With new company, Ridgefield teen aims to save planet one dive at a time: ‘We only have one Earth’

Photo of Alyssa Seidman

RIDGEFIELD — Lucas Williams always dreamed of the day he would jump from the cliffs at Richardson Park.

An unspoken rite of passage for many of the town’s local teens, the plunge felt more pressing to Williams since he grew up on Mamanasco Lake.

“I love pretty much everything about living on a lake … (and) ever since I was a kid those cliffs have always been right on the other side,” said Williams, 17. “The first day I was allowed (by my parents), I ended up scratching my leg and cutting it open on a piece of barbed wire underneath the water.”

After his injury, Williams was motivated to remove the barbed-wire fence to keep others from getting hurt. So a few summers ago, he dove below the surface — “just closed my eyes and held my breath” — to retrieve it.

“I thought there couldn’t be much more under there,” Williams said, “but I ended up finding a lot more stuff.”

Now, he’s helped pull thousands of pounds of trash from the lake and started a company that removes junk and algae from Fairfield County waters.

A consideration for conservation

In 1915, Anne S. Richardson, a well-known conservationist, moved to Ridgefield and built her home on the infamous cliffs. For 50 years, she meticulously cared for the property, and was a strong steward for protecting the town’s natural surroundings.

Upon her death in 1965, Richardson asked the property be converted into a park and donated to the town. But despite its namesake, the water below the cliffs has become a depositing point for trash and debris over the years.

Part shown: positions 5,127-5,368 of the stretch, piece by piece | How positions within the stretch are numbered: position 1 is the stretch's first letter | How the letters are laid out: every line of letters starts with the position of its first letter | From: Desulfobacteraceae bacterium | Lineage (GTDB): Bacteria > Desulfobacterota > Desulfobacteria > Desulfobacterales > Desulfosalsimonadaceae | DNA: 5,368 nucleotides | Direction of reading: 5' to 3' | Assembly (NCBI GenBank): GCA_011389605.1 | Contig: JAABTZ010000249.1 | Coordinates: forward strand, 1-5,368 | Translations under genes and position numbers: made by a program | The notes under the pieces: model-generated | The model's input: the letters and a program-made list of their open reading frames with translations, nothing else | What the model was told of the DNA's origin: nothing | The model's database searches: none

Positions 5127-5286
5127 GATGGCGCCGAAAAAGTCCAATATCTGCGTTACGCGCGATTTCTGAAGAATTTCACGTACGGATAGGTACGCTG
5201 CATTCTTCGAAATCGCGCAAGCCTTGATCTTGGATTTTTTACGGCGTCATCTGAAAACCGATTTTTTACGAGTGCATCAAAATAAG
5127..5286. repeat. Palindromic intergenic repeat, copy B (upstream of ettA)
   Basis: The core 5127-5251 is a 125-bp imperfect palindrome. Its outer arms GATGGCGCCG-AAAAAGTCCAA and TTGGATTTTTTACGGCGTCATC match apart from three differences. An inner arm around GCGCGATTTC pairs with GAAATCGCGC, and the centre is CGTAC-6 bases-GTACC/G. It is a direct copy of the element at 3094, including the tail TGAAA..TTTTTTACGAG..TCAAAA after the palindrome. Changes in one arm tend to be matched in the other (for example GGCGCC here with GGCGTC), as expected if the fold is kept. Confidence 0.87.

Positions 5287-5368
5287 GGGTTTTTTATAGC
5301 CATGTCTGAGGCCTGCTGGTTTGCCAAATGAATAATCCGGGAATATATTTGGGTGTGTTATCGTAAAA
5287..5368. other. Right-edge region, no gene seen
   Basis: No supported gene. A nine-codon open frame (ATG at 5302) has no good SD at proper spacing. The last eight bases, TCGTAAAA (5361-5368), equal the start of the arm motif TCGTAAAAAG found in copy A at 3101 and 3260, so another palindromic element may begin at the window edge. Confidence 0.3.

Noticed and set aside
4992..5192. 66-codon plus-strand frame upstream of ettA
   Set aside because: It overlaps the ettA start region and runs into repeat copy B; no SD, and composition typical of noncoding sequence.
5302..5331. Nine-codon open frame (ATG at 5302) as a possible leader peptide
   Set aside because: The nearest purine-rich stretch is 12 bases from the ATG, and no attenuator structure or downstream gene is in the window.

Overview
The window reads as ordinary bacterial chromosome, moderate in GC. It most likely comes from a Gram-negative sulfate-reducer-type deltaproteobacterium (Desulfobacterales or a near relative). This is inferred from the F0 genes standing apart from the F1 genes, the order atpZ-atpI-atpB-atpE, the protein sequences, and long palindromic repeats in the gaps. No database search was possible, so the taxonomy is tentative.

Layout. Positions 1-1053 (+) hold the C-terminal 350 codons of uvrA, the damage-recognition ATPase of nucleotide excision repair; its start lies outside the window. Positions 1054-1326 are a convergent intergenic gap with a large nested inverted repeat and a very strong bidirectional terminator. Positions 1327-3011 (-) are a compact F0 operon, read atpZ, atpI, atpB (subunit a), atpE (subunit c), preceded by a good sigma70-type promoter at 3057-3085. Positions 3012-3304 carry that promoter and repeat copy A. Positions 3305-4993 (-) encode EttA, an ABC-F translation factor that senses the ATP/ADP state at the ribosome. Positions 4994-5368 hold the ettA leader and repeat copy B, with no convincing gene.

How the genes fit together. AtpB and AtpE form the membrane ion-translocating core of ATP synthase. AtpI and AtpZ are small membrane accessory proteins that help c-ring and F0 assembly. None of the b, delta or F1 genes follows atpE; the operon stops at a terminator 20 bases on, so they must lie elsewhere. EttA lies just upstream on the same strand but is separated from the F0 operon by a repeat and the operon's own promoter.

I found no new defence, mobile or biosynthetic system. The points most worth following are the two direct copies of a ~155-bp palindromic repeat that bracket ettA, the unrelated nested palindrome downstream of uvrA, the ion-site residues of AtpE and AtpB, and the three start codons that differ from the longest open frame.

Last summer, Williamson recruited some friends to conduct an exploratory review of the waters under the cliffs to determine how much debris had been deposited. The area, they found, was filled with trash.

Using diving masks, floating rafts and a miniature scuba device, the team removed more than 2,000 pounds of discarded materials from the lake, some of which was before Williams’ time.

“I’ve pulled up technology that I’ve never even (used),” he said, including radios from the ’70s and CD players.

The team also recovered a TV, a computer monitor, a metal picnic table, metal barrels, a bicycle, car tires, fence posts, traffic cones, wire fencing, a car axle, a lawnmower engine cover and a shopping cart. Williams estimates that volunteers removed 20 percent of the trash in the water last summer.

“We’re just scratching the surface,” he said.

In August, the Mamanasco Lake Improvement Fund — headed by Williams’ father — held a celebration in honor of its 50th anniversary. Williams attended the event with a boat full of debris he had dredged up from the lake, including a five-pound bucket full of glass. It was a good depiction of the work he’s accomplished thus far, he said.

Continuing the cause

This work has continued through Williams’ new company, Lake Underwater Cleanup and Salvage (or L.U.C.A.S. for short). The service provides junk and algae removal to waterfront property owners in Fairfield County.

Williams has several customers on Mamanasco and plans to expand to nearby Rainbow Lake, Candlewood Lake, Silver Lake and Lake Zoar.

Through youth education sessions, Williams hopes to enlighten the next generation about why having strong ecological standards is critical for local lakes and rivers.

“Other than … getting rid of all of the pollution … in the waters, my other goal is stop this problem from happening,” he said. “If people really knew what they were doing to the environment, they wouldn’t be continuing to toss garbage off of the cliffs

“We only have one Earth — we gotta take care of it as much as we can,” he said.

For information about Williams’ company, visit lakeunderwatercleanup.com.

alyssa.seidman@hearstmediact.com